Philipp Bros. Chemicals, Inc.
v.
Comm'r of Internal Revenue

Tax Court of the United States.May 14, 1969
52 T.C. 240 (U.S.T.C. 1969)
52 T.C. 240T.C.

Docket Nos. 1314-67— 1317-67 1337-67— 1340-67 1359-67— 1361-67.

1969-05-14

PHILIPP BROTHERS CHEMICALS, INC. (MD.), ET AL.,1 PETITIONERS v. COMMISSIONER OF INTERNAL REVENUE, RESPONDENT

Nathan Wald and Bernard Wald, for the petitioners. Edward H. Hance, for the respondent.


Nathan Wald and Bernard Wald, for the petitioners. Edward H. Hance, for the respondent.

1. Held, Commissioner's allocations under sec. 482, I.R.C. 1954, approved in part and disapproved in part,

2. Held, Commissioner has failed to carry burden of proof to establish omission of more than 25 percent of gross income under sec. 6501(e), I.R.C. 1954, in respect of fiscal 1961.

The Commissioner determined the following deficiencies in petitioners' income taxes for the years indicated:

+-----------------------------------------------------------------------------+ ¦Petitioner ¦Docket No.¦TYE ¦Deficiency¦ +----------------------------------------------+----------+--------+----------¦ ¦Philipp Bros. Chemicals, Inc. (Md.) ¦1314-67 ¦2/29/60 ¦$5,500.00 ¦ +----------------------------------------------+----------+--------+----------¦ ¦ ¦ ¦2/28/62 ¦5,485.70 ¦ +----------------------------------------------+----------+--------+----------¦ ¦Philipp Bros. Chemicals, Inc. (R.I.) ¦1315-67 ¦11/30/60¦5,500.00 ¦ +----------------------------------------------+----------+--------+----------¦ ¦ ¦ ¦11/30/62¦5,500.00 ¦ +----------------------------------------------+----------+--------+----------¦ ¦Philipp Bros. Chemicals, Inc ¦1316-67 ¦11/30/60¦5,008.56 ¦ +----------------------------------------------+----------+--------+----------¦ ¦ ¦ ¦11/30/62¦5,109.11 ¦ +----------------------------------------------+----------+--------+----------¦ ¦Philipp Bros. Chemicals International Co., Inc¦1317-67 ¦3/31/60 ¦4,148.52 ¦ +----------------------------------------------+----------+--------+----------¦ ¦ ¦ ¦3/31/62 ¦5,500.00 ¦ +----------------------------------------------+----------+--------+----------¦ ¦Philipp Bros. Chemicals Trans—America Corp ¦1337—67 ¦3/31/60 ¦2,180.99 ¦ +----------------------------------------------+----------+--------+----------¦ ¦ ¦ ¦3/31/62 ¦1,444.86 ¦ +----------------------------------------------+----------+--------+----------¦ ¦Philipp Bros. Chemicals Pan—American Corp ¦1338—67 ¦3/31/60 ¦3,909.04 ¦ +----------------------------------------------+----------+--------+----------¦ ¦ ¦ ¦3/31/62 ¦5,500.00 ¦ +----------------------------------------------+----------+--------+----------¦ ¦Phibro International Corp ¦1339—67 ¦3/31/60 ¦2,170.61 ¦ +----------------------------------------------+----------+--------+----------¦ ¦ ¦ ¦3/31/62 ¦782.79 ¦ +----------------------------------------------+----------+--------+----------¦ ¦Philipp Bros. Chemicals Export Corp ¦1340—67 ¦11/30/60¦1,000.66 ¦ +----------------------------------------------+----------+--------+----------¦ ¦ ¦ ¦11/30/62¦855.72 ¦ +----------------------------------------------+----------+--------+----------¦ ¦Philipp Bros. Chemicals, Inc. (N.Y.) ¦1359—67 ¦6/30/60 ¦101,072.44¦ +----------------------------------------------+----------+--------+----------¦ ¦ ¦ ¦6/30/61 ¦93,035.89 ¦ +----------------------------------------------+----------+--------+----------¦ ¦ ¦ ¦6/30/62 ¦102,781.12¦ +----------------------------------------------+----------+--------+----------¦ ¦Philipp Bros. Chemicals, Inc. (Mass) ¦1360—67 ¦6/30/60 ¦5,500.00 ¦ +----------------------------------------------+----------+--------+----------¦ ¦ ¦ ¦6/30/62 ¦5,066.91 ¦ +----------------------------------------------+----------+--------+----------¦ ¦Philipp Bros. Chemicals, Inc. (Pa.) ¦1361—67 ¦2/29/60 ¦5,500.00 ¦ +----------------------------------------------+----------+--------+----------¦ ¦ ¦ ¦2/28/62 ¦5,500.00 ¦ +-----------------------------------------------------------------------------+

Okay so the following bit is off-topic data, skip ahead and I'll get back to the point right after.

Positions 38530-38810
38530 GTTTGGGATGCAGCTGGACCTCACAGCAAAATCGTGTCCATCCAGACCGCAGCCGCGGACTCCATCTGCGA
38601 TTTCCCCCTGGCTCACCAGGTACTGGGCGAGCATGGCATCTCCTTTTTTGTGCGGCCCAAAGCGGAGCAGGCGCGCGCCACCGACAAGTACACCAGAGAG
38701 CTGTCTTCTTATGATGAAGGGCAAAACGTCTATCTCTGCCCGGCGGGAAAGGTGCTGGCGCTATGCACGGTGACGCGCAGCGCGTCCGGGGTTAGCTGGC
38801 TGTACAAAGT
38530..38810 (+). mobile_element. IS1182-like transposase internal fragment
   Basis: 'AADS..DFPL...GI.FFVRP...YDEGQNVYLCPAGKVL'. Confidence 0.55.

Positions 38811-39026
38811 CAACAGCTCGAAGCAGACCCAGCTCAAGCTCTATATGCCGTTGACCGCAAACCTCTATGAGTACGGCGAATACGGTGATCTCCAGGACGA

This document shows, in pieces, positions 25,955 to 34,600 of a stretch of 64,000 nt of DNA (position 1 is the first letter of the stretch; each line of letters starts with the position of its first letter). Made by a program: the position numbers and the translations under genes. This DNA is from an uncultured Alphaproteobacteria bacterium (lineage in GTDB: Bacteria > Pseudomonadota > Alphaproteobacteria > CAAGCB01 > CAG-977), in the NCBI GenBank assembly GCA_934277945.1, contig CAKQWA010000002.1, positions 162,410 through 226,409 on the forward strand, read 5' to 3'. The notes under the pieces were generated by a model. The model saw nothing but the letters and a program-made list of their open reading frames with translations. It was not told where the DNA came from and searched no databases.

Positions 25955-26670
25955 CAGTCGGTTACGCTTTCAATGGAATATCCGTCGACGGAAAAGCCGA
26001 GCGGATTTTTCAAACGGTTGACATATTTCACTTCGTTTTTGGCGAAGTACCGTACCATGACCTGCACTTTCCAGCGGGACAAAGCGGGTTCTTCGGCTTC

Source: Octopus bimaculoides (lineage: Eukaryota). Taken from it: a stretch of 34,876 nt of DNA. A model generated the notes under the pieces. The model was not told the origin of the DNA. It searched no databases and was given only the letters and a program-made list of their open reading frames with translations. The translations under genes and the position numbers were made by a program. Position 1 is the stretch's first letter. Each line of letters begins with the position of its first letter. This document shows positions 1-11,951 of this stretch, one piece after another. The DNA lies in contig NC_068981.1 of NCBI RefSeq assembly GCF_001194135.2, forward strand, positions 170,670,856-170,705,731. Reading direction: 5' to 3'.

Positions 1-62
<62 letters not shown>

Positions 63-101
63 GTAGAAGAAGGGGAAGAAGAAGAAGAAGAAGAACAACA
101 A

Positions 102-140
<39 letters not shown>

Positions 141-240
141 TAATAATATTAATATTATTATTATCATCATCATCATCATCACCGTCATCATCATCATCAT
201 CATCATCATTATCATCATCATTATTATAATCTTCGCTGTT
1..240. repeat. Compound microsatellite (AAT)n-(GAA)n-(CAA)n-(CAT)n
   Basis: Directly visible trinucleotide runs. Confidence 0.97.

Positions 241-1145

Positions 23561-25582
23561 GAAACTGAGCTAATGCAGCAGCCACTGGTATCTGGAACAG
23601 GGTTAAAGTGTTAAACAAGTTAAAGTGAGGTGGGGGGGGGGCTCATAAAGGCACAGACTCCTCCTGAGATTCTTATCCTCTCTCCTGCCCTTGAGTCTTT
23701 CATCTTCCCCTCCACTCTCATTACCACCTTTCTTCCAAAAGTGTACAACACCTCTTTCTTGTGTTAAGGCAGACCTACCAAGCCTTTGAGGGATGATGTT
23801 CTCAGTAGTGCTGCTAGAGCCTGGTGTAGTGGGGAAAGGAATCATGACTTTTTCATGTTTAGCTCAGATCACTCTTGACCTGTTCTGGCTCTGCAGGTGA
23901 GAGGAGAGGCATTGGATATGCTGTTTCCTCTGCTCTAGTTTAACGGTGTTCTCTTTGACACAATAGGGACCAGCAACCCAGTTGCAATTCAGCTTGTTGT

The parties have made certain concessions relating to the above deficiencies. The issues remaining are (1) whether the Commissioner properly allocated to the petitioner in docket No. 1359-67 the net income (with appropriate adjustments) of the other petitioners by virtue of section 482, I.R.C. 1954; (2) if the reallocation was properly made, whether the petitioner in docket No. 1359-67 omitted an amount exceeding 25 percent of its gross income reported in the year ended June 30, 1961, so that the period of limitations on the assessment and collection of the tax for said year has not expired under the provisions of section 6501(e), I.R.C. 1954; and (3) if the reallocation was improperly made, whether the petitioner in docket No. 1340-67 was properly denied a surtax exemption under section 269, I.R.C. 1954.